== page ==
I came to Barbara’s work only recently. I’d been urged to attend a gallery opening of hers by a mutual friend, who’d characterized Barbara as a “nature artist.” I confess I wasn’t too excited; as a columnist trying to apply Reason and manufacture Hope in a fear-filled post-9/11 America, nature seemed…beside the point. But one look at the walls—“Oh,” “Oh,” “Oh,” “Aha….”—and listening to Barbara give a brief talk, not art-speak but philosophical, I realized what I’d been short on: Beauty. I also recognized in Barbara a comrade: an artist sul serio, one who capitalizes The Big Ideas, The Ultimate Things. “We should talk,” I said; she agreed; and we have, and become friends.

A visit to Barbara’s studio, as with any artist’s studio, is to enter a one-person realm humming with industry; in Barbara’s, an actual industrial sewing-machine hums—clacks, actually—but, that’s Step Three in her process. Step One is the painting, which she does using big gestures, to create a ground. Then, excising from the painted canvas the piece that will become the final frame, she pins it to the wall and, with much backing and forthing, using leftovers from the painted canvas, she attends to Step Two: the collaging, by which she creates the image—reeds swaying, water rippling. Image found, she irons it in place. Then, Step Three: the stitching, which gives the overall its texture and without which the overall is not complete. Bello, che bello, all of it, and done with exhilaration.

When artists meet, what they love talking about are their sources, their philosophy, their purpose—things which the madding crowd outside the studio doesn’t always “get” and which another artist and art lovers do.

We quickly dispatch what our common purpose is not: it’s not about “edge”—the prevailing need to shock, show life’s underbelly. That pursuit, we agree, has yielded so little and cost so much; also, as Barbara says, “It’s overdone.” In fact she quotes me back to myself when in a column I wrote that, in pursuit of edge, the West has lost “meaning, mattering, beauty, wit, a sense of the sacred.” (Barbara finesses the potential conflict between us—the artist as observer vs. the artist politically engagé: She considers my pursuit of Reason to be a thing of Beauty. Plus she assures me she’s a “news junkie.”)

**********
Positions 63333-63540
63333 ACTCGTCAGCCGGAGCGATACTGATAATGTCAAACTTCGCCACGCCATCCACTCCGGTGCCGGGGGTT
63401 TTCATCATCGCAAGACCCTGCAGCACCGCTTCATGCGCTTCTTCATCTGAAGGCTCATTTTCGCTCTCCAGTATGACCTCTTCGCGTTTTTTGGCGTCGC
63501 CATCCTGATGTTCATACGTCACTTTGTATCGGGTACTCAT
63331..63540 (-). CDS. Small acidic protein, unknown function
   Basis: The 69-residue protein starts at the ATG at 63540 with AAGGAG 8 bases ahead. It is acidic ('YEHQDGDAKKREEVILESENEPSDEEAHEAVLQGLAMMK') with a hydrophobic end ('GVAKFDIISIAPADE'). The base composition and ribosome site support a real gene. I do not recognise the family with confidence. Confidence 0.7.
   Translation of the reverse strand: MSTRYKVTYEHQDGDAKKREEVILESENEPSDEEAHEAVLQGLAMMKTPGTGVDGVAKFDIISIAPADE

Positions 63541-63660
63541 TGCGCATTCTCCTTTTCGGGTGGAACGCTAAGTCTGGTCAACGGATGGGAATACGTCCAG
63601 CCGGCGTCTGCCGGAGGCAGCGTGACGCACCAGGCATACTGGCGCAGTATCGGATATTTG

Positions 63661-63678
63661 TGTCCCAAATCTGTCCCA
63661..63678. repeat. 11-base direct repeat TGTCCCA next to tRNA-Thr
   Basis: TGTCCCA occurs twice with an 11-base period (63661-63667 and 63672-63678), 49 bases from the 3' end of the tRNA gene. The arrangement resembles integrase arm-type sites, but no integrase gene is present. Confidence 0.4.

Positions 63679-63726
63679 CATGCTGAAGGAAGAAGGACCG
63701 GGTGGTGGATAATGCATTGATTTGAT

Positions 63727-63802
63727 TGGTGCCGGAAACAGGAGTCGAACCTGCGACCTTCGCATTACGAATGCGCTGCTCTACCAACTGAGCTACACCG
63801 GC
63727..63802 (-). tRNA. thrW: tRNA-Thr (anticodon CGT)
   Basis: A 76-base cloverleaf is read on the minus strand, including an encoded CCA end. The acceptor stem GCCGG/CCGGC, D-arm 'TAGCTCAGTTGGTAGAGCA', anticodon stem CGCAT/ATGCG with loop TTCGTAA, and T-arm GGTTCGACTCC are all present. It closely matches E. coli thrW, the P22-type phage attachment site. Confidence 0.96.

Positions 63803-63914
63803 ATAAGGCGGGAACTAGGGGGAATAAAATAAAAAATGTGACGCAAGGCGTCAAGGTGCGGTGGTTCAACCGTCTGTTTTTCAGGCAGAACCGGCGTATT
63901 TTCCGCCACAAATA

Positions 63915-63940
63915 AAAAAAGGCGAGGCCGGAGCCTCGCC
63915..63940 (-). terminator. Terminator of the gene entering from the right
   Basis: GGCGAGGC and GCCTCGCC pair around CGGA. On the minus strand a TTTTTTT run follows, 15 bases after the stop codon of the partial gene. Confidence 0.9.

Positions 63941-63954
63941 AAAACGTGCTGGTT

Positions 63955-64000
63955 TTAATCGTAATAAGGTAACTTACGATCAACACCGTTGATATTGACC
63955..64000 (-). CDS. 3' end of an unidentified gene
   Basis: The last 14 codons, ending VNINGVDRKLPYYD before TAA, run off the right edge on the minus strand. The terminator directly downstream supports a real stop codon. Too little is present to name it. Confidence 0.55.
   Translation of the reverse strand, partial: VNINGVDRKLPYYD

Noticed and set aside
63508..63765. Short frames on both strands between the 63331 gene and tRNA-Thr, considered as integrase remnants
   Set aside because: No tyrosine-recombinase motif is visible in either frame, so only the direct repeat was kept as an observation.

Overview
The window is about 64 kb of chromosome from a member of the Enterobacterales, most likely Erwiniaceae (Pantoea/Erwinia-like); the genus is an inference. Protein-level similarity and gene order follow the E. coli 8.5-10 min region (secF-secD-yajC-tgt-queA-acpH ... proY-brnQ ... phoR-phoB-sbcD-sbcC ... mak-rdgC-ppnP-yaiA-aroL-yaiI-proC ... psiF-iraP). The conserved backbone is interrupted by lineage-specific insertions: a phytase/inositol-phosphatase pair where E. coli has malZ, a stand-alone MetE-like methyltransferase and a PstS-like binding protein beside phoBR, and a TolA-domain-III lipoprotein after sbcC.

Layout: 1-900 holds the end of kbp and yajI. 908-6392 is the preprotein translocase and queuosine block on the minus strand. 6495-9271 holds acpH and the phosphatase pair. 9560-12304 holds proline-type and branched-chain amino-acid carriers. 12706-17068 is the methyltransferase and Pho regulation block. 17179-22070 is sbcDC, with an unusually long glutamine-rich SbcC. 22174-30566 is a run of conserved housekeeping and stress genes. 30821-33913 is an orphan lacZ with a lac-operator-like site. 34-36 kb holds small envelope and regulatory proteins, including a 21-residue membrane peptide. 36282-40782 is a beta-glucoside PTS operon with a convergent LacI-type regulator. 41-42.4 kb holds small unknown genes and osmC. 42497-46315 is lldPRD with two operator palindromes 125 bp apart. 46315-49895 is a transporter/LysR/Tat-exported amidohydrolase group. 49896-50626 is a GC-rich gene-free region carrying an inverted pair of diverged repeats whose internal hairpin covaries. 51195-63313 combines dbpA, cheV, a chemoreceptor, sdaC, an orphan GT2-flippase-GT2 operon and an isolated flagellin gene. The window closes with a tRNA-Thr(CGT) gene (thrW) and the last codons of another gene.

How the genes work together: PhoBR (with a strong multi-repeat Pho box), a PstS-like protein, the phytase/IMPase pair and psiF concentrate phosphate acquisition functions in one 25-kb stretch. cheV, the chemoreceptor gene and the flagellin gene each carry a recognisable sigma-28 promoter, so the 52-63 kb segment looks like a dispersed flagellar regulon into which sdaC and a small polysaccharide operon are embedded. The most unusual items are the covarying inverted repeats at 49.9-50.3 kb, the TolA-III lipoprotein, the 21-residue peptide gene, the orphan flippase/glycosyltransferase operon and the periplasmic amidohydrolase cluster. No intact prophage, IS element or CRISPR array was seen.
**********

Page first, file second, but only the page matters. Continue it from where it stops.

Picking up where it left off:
In essence a seeker, Barbara’s artistic purpose is to retrieve those lost things—meaning, mattering, beauty, wit, a sense of the sacred. She cites as a guide in that quest the words of French philosopher Gaston Bachelard:

“Each one of us should make a surveyor’s map of his lost fields and meadows. In this way we cover the universe with drawings we have lived. These drawings need not be exact. But they need to be written according to the shapes of our inner landscapes.”

Barbara has been faithful to her inner landscapes. It’s why her work resonates so deeply: She shows us profound things the modern world has forgotten but desperately needs. It’s why she gets up at 4 a.m.—to watch the sunrise, to renew her profound bond with Nature. It’s why she wants her ashes scattered where land meets water.

For now, though, there’s much more work to be done. I wonder: In a forthcoming landscape or seascape, might she insert a figure, a seeker, as a kind of self-portrait….?

I ask Barbara what last thing I need to know about her. We speak of the planet in ecological peril: “I do fear that the earth may cease to exist,” she says. To avert that catastrophe, she has this hope for her work, and this benediction: “I want people to see, yes, and care.”

Barbara Lee Smith: Her Art pleases and points the way.

Carla Seaquist
Writer and Playwright
Gig Harbor, Washington

“Estuary,” collage detail, by Barbara Lee Smith
Visit Barbara Lee Smith’s website